Card of the Day: 1912 T207 Howie Camnitz

Today’s Card of the Day is a 1912 T207 card of pitcher Howie Camnitz, who was born on this date in 1881 in Covington, Kentucky. We included his bio earlier today in our This Date in Pittsburgh Pirates History article. We also recapped an overlooked game from his 1907 season that deserves a lot more attention. That was posted in our Game Rewind section earlier today. To complete the trifecta, now we take a look at one of his baseball cards from the middle of his career.

The T207 set was a tobacco set that had advertisements for a handful of cigarette brands of the day. I’ll get into the details of the backs below and their potential value. The set was named well after it was released and it’s just a catalog number, with the “T” indicating that it belongs in the tobacco category. The T206 set is the most popular set from that era (you might know it from the famous Honus Wagner card). This set is next in line in the catalog. It was also known as the brown background set.

Here’s the front of the card:

Camnitz has much more popular cards, but I chose this one because the T207 set pictures him in his 1912 Pirates uniform, the first year that they actually put the word “Pirates” on their uniform. The team nickname was never official during the early part of the franchise history (1882-1911 in this case) and they went by many names during that time, most popular being the Alleghenys at first, and then the Pirates, which caught on with the team in spring of 1895, though it was used to reference the team by some people dating back to 1891. This is the first time that the team itself chose to display the team name on the jerseys.

You can see from the front of the card why some people referred to it as the brown background set. It’s not a colorful set by any means, which is why the popularity of the set has never reached the heights of other sets from the era. It also lacks some very popular players from the day (Honus Wagner and Ty Cobb are examples of missing players). They still used the “Pittsburg” spelling on front, which was the official spelling of the town name from 1890 through 1911.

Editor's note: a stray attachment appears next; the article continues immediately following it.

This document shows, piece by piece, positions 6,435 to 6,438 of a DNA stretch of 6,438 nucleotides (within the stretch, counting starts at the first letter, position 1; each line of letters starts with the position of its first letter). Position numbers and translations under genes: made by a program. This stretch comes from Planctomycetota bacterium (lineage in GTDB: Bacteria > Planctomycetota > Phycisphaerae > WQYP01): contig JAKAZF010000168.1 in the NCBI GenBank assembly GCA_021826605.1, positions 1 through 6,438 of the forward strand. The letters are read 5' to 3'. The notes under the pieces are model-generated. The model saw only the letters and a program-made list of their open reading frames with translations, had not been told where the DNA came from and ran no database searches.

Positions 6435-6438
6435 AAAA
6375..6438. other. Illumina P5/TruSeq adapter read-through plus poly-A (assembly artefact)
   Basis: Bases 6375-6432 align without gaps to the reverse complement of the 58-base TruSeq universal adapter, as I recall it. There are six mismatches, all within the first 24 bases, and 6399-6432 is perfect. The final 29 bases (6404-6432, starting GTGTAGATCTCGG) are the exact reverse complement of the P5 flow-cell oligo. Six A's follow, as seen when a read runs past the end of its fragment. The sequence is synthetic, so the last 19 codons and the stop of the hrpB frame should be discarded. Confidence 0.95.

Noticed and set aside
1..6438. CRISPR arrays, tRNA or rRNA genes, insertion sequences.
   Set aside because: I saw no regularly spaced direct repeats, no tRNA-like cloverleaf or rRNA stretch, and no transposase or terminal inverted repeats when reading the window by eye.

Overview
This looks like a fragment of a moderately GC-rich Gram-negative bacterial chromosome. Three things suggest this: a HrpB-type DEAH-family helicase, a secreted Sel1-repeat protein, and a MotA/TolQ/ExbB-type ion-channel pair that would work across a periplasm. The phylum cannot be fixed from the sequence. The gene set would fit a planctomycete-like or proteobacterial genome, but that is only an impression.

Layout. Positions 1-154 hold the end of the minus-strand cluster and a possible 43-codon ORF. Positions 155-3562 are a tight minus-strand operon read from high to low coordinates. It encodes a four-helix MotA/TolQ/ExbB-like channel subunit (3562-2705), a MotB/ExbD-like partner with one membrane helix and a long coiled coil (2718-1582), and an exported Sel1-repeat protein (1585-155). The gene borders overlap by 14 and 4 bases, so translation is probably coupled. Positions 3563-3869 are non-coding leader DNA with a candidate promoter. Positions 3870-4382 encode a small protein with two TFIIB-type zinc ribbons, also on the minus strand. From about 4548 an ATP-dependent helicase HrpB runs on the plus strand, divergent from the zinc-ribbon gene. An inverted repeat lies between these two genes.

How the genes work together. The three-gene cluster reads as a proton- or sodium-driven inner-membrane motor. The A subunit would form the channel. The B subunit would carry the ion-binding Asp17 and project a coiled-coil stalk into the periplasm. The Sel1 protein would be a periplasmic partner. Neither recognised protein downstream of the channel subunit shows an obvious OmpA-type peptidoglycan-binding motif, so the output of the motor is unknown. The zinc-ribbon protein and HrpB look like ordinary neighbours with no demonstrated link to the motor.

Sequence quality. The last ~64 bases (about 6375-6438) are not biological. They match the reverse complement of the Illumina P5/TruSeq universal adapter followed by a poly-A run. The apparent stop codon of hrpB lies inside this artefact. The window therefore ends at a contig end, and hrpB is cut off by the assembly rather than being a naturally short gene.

Here’s the back of the card:

As you can see, there’s a nice bio on Camnitz, but no stats on the back like you’re used to with newer cards. They talk about Camnitz’s contributions to the 1909 World Series champs, get a mention in for the great Christy Mathewson (always good to be in the same sentence as him), and talk about his size. Camnitz was small, even for a player back then. He stood 5’9″, 165 pounds, yet he still managed to throw over 2,000 innings in his career and was effective (2.75 ERA) for most of his big league time.

The Recruit Little Cigars ad at the bottom is one of five brands found in the set. Camnitz can also be found with a Napoleon brand back, while the other three brands are only found on 50 of the 200 cards in the set. Technically one brand (Red Cross) is so rare that they haven’t found at least one example for all 50 players yet. The 150 cards with Recruit/Napoleon backs are easier to find than the other backs. Some players in the set are extremely rare because they were in the other group (Broadleaf/Cycle backs).

This particular card is a bit rare, especially compared to his T206 cards (he has three in the set) so the fact that the set isn’t highly popular, doesn’t keep the price down. If you wanted this Camnitz card, you can find a low grade one for $50 or less. If you wanted a high grade one, you will pay into the three and possibly four figures. Or you could always just grab a reprint for a few bucks if the set isn’t your cup of tea, but you like the history fact with Camnitz and the 1912 jerseys.